If you go back to the Breeders’ Cup Mile, True Valour had excuses there, too. He was up on heels early and he again took a little bit of time to settle down into a comfortable stride. Then, turning for him, he was just waiting for running room but instead got stuck behind a wall of horses. True Valour ended up steadying pretty badly and lost all chance at that point. I’m a little worried about how headstrong he tends to be early in races, but there’s a scenario here that could have at least two horses battling for the lead early and opening up some daylight on the rest of the field. That means he’ll be less likely to be running up on anyone’s heels and it also ensures that he’ll have a nice setup. Whether he can navigate clear passage late in the race is a separate matter.

Longshot Selections

#1 Without Parole

#3 Next Shares

#2 True Valour

Watch the Shoemaker Mile on Monday, May 25 from 6-8 p.m. ET on NBCSN, NBCSports.com and the NBC Sports app.

How to bet an exacta on a horse race

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Betting an exacta can present a challenge on several levels.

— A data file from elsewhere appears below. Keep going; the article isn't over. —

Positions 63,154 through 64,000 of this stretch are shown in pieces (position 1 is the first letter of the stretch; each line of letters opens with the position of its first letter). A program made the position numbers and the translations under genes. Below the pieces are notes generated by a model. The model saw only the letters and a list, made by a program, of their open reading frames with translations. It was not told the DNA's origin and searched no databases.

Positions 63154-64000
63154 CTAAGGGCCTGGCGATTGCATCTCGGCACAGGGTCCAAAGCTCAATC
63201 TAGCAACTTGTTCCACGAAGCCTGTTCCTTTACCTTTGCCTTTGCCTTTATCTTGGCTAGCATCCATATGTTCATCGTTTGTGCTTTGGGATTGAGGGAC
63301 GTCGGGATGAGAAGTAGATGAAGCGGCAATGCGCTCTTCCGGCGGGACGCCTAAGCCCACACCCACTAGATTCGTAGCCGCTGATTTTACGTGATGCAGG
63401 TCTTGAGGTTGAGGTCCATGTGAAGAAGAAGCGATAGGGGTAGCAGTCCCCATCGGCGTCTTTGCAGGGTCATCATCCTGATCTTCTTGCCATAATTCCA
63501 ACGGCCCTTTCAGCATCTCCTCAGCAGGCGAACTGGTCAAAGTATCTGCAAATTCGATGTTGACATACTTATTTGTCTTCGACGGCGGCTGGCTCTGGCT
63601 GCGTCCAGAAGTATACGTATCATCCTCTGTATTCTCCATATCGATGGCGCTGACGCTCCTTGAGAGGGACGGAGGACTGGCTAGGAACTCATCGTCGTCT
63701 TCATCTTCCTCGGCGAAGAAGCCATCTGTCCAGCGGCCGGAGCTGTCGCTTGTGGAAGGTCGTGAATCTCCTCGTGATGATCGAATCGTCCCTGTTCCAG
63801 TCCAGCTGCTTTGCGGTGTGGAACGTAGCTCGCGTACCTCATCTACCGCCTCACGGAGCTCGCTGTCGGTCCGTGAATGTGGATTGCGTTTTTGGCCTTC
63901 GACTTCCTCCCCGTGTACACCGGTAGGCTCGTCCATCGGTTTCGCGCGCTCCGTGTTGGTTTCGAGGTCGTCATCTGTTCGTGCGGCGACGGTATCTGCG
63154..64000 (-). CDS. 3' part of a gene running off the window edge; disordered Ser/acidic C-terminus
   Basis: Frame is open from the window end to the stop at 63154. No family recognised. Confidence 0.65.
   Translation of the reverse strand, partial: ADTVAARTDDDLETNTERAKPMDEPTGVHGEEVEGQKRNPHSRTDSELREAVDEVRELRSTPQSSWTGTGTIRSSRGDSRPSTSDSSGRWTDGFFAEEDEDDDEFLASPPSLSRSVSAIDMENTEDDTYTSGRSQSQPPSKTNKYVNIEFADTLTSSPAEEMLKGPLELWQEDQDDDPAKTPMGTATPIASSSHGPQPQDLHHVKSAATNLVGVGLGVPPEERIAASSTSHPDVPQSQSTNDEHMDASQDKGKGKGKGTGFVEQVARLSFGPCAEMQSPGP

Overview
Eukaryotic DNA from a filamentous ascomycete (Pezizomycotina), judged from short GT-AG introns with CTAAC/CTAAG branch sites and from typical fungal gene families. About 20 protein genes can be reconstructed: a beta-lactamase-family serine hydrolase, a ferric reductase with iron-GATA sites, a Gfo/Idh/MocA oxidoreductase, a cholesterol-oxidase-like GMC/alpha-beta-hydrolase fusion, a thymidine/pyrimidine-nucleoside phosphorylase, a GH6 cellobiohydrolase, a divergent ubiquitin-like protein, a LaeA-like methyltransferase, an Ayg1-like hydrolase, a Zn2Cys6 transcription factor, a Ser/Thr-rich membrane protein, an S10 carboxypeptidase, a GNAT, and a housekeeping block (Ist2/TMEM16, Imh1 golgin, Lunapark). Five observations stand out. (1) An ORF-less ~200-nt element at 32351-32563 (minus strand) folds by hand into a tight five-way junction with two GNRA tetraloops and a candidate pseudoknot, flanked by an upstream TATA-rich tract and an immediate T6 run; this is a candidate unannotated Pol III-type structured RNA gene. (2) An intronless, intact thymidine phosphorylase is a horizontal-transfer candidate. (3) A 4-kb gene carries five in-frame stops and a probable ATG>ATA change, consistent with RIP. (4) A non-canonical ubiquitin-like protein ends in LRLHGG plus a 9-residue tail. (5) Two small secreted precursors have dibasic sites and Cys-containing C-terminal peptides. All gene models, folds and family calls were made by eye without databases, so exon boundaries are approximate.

There is, of course, the primary need to analyze past performances and decide which horses are going to finish first and second.

Yet because of the inherently lower payoffs as opposed to what you’ll find in a Pick 3 or Pick 4, you’ll need to structure your wagers effectively in order to turn your selections into a profitable wager.

For starters, an exacta can be a simple wager. If you like two horses equally, you can just box them in the exacta and collect so long as they finish 1-2 in any order. If you like one of them a little more, you can then bet more on the one you prefer, say $10 on a 1-2 exacta and $5 on 2-1.

If you’re a little more uncertain, make sure you structure your bet around the size of the field and the probable payoffs.

If you like a longshot, the higher probable payoffs give you the cushion you need to wager on more combinations and still turn a nice profit.

But if you’re dealing with favorites or horses at relatively low odds, you have to wager more efficiently to preserve your profit.

In a field of six or less, you’re best to either focus on one horse or box two of them instead of boxing three or more horses because of the small payouts the bet will most likely generate.

In a field of seven, a wise strategy would be to box your top two choices and then, if you are worried about other horses, play them top and/or bottom other the other horses. For example, box 1-2, then bet 1-2 over 3-4 and 3-4 over 1-2. This way you are getting coverage on four horses without having to box them.

Once you get an eight-horse field, as long as there is not an overwhelming favorite, you can expand the number of horses you box since the payoffs will typically be higher, giving you a better opportunity to offset the inevitable array of losing tickets in a boxed wager.